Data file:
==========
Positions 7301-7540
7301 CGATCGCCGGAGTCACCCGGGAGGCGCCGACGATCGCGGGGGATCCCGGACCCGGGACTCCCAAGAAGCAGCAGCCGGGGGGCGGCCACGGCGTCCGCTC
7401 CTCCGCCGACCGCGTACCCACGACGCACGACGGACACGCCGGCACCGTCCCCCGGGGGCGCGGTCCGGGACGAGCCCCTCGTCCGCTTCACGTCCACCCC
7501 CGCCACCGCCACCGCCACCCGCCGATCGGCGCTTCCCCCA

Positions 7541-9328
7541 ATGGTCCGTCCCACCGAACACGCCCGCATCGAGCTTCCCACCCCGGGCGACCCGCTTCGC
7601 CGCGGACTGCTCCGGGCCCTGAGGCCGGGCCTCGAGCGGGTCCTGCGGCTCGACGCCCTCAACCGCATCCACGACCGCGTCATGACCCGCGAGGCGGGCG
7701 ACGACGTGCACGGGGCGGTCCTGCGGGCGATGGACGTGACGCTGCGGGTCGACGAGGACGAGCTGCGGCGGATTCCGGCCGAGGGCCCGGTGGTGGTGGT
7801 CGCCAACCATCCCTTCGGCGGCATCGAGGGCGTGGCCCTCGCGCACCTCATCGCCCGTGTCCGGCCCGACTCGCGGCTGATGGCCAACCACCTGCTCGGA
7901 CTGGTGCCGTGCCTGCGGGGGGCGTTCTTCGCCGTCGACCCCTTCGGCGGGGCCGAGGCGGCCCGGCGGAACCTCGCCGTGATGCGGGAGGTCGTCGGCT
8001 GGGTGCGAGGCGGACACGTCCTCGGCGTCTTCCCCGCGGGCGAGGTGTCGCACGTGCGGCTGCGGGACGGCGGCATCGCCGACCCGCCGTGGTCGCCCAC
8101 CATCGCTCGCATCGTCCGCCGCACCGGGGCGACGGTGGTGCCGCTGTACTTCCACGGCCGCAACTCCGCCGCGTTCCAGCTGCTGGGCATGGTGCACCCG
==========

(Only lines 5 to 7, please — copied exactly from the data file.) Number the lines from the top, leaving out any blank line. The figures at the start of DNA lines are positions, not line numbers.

Positions 7541-9328
7541 ATGGTCCGTCCCACCGAACACGCCCGCATCGAGCTTCCCACCCCGGGCGACCCGCTTCGC
7601 CGCGGACTGCTCCGGGCCCTGAGGCCGGGCCTCGAGCGGGTCCTGCGGCTCGACGCCCTCAACCGCATCCACGACCGCGTCATGACCCGCGAGGCGGGCG